In TCM just as with gemmotherapy, you also are not looking at any set of protocols. If you’re looking at high blood pressure, you’re looking to treat the root of that pathology. Gemmotherapy is an absolutely beautiful complement therapy for acupuncturists, because it aligns with TCM way of treating patients with herbs. I use TCM consistently when classifying the extracts and when looking at the organ clock to plan treatment timing. I’ve worked with a lot of acupuncturists, and we’re helped inform each others work. 

How are patients finding out about this? How do most patients come to you? 

You know what? People are now searching gemmotherapy. It’s actually becoming a thing. Seven years ago, totally not true. Even three years ago, people would find me because a friend referred them but knew nothing about it. But now people are literally searching and I get emails from around the world daily with questions.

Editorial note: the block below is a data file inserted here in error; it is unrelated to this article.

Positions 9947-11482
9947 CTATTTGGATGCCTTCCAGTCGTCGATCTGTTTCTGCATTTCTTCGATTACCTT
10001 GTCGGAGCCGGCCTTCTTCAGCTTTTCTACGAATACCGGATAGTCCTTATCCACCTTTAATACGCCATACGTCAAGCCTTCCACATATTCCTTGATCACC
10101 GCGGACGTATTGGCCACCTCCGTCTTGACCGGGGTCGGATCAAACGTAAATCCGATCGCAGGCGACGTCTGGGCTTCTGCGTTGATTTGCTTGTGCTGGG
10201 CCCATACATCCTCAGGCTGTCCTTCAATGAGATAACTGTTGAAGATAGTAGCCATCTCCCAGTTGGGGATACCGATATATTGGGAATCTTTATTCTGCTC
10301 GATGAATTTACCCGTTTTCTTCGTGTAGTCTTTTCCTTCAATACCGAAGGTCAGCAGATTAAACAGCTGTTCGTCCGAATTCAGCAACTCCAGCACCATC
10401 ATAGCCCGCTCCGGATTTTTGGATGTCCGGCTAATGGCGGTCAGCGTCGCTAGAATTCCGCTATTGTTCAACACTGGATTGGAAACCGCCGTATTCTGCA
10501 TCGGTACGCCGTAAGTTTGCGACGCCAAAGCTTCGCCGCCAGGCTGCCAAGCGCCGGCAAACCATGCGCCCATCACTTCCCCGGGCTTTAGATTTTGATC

What does your practice look like these days? 

My practice is actually the smallest part of my work today because I do so much traveling, teaching and writing (generally one book a year). I give talks for health advocacy. What I call my practice now is health coaching. It’s my goal that you become so self sufficient that you only come see me when you can’t figure it out yourself. 

I love that!

My goal is very different than when I started as a practitioner where I was the “expert” and people would come to me and if it didn’t work they would come back. Energetically, that felt uncomfortable to me. I later trained in coaching skills and learned how to give that responsibility back to my client. We collaborate on their health decisions. I am the topic expert, but they are their body’s expert. The only way to succeed is to work together. I train practitioners in all different fields to use that approach. The other is simply not serving people who feel powerless over their health and often leaves both practitioners and clients frustrated.